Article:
Could you explain ValidateAntiForgeryToken purpose and show me example about ValidateAntiForgeryToken in MVC 4?

I could not find any examples which explain this attribute?

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    Check this post prideparrot.com/blog/archive/2012/7/… – VJAI Nov 29 '12 at 9:21
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    By the way, I really don't understand why MS haven't made it possible to put this right inside the .BeginForm helper. So this thing is there automatically, like in Rails – jazzcat Apr 16 '17 at 16:29
up vote 309 down vote accepted

MVC's anti-forgery support writes a unique value to an HTTP-only cookie and then the same value is written to the form. When the page is submitted, an error is raised if the cookie value doesn't match the form value.

It's important to note that the feature prevents cross site request forgeries. That is, a form from another site that posts to your site in an attempt to submit hidden content using an authenticated user's credentials. The attack involves tricking the logged in user into submitting a form, or by simply programmatically triggering a form when the page loads.

The feature doesn't prevent any other type of data forgery or tampering based attacks.

To use it, decorate the action method or controller with the ValidateAntiForgeryToken attribute and place a call to @Html.AntiForgeryToken() in the forms posting to the method.

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    @Chris It's both. As per my answer: "writes a unique value to an HTTP-only cookie and then the same value is written to the form" – Richard Szalay Apr 18 '13 at 21:39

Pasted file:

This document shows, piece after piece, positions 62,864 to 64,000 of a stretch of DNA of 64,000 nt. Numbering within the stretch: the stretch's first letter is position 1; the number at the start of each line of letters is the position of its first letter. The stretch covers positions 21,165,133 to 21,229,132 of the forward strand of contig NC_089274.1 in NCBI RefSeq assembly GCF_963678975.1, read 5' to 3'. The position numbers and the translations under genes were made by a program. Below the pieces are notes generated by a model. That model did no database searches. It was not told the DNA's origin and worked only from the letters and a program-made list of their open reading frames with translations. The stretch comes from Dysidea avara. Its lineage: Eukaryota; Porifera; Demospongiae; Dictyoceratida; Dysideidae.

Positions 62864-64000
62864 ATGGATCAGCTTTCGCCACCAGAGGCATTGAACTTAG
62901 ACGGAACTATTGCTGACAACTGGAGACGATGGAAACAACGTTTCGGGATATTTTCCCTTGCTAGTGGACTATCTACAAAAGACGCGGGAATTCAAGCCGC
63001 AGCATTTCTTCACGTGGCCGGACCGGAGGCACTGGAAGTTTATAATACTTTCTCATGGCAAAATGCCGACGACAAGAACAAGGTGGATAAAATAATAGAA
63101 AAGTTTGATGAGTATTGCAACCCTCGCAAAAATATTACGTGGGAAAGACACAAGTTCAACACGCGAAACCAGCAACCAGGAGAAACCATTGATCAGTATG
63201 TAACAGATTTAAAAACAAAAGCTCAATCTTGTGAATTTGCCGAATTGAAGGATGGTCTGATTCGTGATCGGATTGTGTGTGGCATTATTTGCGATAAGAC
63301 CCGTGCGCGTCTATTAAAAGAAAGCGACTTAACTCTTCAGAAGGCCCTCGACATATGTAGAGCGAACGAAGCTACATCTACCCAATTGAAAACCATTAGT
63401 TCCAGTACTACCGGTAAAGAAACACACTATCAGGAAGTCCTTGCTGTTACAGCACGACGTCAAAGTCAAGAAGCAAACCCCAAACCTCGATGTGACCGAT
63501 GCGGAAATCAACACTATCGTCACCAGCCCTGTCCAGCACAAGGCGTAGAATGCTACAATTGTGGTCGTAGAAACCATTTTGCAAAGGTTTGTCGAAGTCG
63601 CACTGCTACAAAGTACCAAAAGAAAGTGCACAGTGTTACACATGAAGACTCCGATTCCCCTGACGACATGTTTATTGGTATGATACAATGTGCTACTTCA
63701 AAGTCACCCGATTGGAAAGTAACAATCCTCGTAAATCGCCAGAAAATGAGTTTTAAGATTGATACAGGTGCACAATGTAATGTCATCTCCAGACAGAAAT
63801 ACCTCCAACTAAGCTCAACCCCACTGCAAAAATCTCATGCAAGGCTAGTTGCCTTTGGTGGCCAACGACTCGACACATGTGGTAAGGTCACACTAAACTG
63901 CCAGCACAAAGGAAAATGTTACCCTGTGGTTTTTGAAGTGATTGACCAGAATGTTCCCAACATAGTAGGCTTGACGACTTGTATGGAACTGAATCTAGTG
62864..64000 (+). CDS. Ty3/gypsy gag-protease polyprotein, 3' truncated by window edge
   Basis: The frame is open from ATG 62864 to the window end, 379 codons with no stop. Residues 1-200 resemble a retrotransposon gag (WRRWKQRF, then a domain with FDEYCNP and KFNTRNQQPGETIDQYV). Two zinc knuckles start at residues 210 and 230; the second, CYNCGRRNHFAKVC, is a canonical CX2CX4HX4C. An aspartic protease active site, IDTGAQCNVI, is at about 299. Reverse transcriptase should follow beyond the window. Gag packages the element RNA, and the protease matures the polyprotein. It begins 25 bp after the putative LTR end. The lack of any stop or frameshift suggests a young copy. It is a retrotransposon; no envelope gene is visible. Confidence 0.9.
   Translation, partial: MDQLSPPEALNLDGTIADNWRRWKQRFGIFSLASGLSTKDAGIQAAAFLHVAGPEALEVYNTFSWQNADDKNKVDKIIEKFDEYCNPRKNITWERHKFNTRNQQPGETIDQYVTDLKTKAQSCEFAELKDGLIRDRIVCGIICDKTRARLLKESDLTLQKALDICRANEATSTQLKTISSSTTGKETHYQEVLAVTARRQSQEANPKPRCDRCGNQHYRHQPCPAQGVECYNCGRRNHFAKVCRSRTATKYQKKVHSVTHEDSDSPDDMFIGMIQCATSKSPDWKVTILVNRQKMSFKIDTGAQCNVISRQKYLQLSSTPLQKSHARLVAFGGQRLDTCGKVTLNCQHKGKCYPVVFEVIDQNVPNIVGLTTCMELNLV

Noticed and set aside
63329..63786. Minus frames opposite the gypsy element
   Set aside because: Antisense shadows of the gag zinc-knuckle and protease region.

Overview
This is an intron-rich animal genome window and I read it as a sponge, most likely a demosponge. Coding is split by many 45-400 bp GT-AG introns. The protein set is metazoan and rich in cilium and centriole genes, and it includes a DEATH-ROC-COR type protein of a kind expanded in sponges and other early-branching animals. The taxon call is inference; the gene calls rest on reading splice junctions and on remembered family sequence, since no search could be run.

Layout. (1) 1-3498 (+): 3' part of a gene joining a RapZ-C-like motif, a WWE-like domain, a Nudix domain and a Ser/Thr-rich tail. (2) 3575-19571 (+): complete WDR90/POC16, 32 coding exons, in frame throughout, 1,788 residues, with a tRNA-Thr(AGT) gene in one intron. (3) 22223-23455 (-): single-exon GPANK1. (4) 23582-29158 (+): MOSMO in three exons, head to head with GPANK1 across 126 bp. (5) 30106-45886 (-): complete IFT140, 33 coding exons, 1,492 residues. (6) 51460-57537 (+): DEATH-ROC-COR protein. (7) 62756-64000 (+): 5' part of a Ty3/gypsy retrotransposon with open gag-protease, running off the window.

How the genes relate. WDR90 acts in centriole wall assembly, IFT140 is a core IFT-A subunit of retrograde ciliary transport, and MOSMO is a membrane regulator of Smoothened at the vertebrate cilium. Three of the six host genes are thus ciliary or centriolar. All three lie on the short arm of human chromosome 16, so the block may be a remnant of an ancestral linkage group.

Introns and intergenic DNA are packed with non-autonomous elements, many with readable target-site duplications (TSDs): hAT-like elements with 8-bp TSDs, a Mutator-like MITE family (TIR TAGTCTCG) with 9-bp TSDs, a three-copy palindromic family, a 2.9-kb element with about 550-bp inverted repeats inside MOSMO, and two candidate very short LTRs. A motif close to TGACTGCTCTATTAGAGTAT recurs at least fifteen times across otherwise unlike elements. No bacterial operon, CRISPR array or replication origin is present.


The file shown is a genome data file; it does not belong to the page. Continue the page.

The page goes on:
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    Why isn't this set by default? – Christian Hagelid May 23 '13 at 0:20
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    @TheOptimusPrimus The reference to the class name in the last paragraph links to the MSDN docs. – Richard Szalay Sep 4 '13 at 10:46
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    @Christian because it is not Ruby on Rails. ;-) – Martin Capodici Jan 26 '14 at 21:07
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    @rdans Not at all, CORS and CSRF are entirely different. CORS is for allowing other domains to access APIs on your server, CSRF is about making sure that a form post came from the page you expected it to. – Richard Szalay Jun 14 '17 at 11:56

The basic purpose of ValidateAntiForgeryToken attribute is to prevent cross-site request forgery attacks.

Cross-Site request forgery is an attack in which attacker sends harmful script element or malicious command or code from browser of trusted user.For more information on cross-site request forgery , please visit http://www.asp.net/mvc/overview/security/xsrfcsrf-prevention-in-aspnet-mvc-and-web-pages.

It is simple to use, you need to decorate method with ValidateAntiForgeryToken attribute as below:

[HttpPost]  
[ValidateAntiForgeryToken]  
public ActionResult CreateProduct(Product product)  
{
  if (ModelState.IsValid)  
  {
    //your logic 
  }
  return View(ModelName);
}

It is derived from System.web.mvc namespace

And in your view, add this code to add the token so it is used to validate the form upon submission

@Html.AntiForgeryToken()
  • Yes you are right,you need to call @Html.AntiForgeryToken() from your form and add the ValidateAntiForgeryTokenAttribute to the action method that you want to protect. – Chandra Malla Jan 11 '15 at 16:24

protected by ken2k Jun 30 '16 at 9:24

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